With three women and five Brits competing, we were spoiled for choice when it came to choosing whom to root for – so we arbitrarily plumped for Canadian James Hinchcliffe, who shares the same surname as a mutual friend. Hey, it’s as good a reason as any, given our lack of knowledge – and his bright green car was easy to spot. Thumbing through the race day copy of local paper The Indianapolis Star and the official programme, we learned just enough to guide us through the next three hours.
Before the field evened out and the leaders separated themselves from the pack, the cars zipped past in a blur of color and noise – most of our fellow spectators seemed to have come equipped with earplugs, but we didn’t find the sound levels as bad as we’d feared. It was sometimes a struggle to hear the commentary over the loudspeaker, advising everyone of lead changes and informing us about pit stops and crashes. Fortunately, there weren’t too many of the latter.
IndyCar racing can be a dangerous sport; the Indy 500 has claimed the lives of 14 drivers during its history. Although several caution flags were raised during the course of the race, this year’s Indy 500 was largely incident-free. The only multiple crash toward the end ruled out both Will Power and Ed Conway, but a number of drivers also spun and hit the wall.
With a record 35 lead changes, this year’s race was an exciting one to watch. Given the speed of the cars – they’re capable of more than 220 miles per hour – it can feel difficult to follow at times, but the commentary and leaderboard help even the most clueless of spectators to keep track of the action. With second-placed Takuma Sato crashing into the wall as he tried to overtake leader (and eventual winner) Dario Franchitti in the final lap, the tension was maintained until the final moments of the race – and given that it lasts three hours, that was no mean feat. Even if you think motorsports aren’t for you, you can’t fail to be captivated by the spectacle of the Indy 500. As we learned, it’s not just the cars that are on show – there’s plenty of people-watching to do too.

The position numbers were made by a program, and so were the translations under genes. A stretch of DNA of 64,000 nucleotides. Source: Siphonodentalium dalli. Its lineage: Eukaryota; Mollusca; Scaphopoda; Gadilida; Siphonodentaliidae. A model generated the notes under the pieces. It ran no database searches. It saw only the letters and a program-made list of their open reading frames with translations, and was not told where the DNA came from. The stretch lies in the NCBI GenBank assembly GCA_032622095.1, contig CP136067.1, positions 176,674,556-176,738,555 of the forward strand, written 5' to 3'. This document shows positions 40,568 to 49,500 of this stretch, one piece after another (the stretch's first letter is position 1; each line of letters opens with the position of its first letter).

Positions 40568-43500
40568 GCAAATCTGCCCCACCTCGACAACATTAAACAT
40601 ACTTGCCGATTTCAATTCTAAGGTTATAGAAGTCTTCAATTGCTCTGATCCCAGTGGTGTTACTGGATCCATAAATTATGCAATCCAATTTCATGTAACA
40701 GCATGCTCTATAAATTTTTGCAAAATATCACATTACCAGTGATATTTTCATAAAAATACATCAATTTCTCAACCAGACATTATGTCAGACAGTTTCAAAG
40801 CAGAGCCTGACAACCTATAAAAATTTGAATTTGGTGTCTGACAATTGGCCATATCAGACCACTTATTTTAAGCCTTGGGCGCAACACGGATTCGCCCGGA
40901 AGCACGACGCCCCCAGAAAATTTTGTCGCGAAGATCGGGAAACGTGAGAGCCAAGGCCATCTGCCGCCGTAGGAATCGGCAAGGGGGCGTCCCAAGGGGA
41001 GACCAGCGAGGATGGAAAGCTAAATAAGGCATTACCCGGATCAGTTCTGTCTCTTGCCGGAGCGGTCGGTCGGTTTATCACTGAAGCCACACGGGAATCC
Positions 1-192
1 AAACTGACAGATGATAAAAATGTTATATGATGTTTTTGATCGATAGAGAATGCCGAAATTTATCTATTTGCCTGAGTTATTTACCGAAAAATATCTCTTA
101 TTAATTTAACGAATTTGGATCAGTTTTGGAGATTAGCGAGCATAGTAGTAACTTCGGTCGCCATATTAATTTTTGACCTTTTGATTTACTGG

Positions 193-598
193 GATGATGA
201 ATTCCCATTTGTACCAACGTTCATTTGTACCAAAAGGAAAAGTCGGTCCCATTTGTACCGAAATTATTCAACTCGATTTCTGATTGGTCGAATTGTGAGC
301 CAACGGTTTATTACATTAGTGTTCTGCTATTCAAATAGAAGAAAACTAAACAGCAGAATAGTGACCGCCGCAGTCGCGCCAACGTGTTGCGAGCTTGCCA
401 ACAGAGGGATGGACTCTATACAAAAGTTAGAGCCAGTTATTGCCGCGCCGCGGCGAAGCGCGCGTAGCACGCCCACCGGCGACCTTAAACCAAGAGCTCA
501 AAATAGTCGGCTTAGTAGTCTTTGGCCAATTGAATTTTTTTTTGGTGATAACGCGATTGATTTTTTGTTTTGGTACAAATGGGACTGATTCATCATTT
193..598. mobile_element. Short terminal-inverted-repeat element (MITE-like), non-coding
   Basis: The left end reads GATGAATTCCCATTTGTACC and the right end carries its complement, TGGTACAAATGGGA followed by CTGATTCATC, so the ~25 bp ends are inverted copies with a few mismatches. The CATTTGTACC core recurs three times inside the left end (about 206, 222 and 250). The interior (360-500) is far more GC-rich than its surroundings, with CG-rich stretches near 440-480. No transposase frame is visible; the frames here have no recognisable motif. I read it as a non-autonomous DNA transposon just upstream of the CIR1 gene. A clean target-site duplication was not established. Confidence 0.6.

Travel Belle Tips for watching the Indy 500
1. Research your seating carefully before buying a ticket. If you’re sensitive to the heat, a seat in the shade is well worth it – we were only undercover for the last hour, which made the race a test of stamina for us as well as the drivers.
2. Come prepared with sunscreen, food and drinks. The beer-swigging college kids were certainly jealous of our impressive picnic – and our cartons of wine.
3. Try to learn a bit about IndyCar racing before you arrive at the race. Boning up on both the sport and the competitors while the show was getting underway wasn’t ideal. If possible, visit the track in advance. The Hall of Fame Museum has a great movie detailing the history of the race and the speedway, and the bus tour of the track helps you see things from a driver’s point of view.
4. Choose someone to support. Having someone to cheer for maintains your interest.
Our driver came in fifth, so there was plenty to cheer about during the race.
5. Take a break. It’s often hot on Memorial Day weekend, so make sure you head inside the concourse for a few minutes to cool off during the course of the race.
Have you ever been to the Indy 500? Do you want to go someday?
For more information visit the Indy 500 website.
All photos property of and by the author.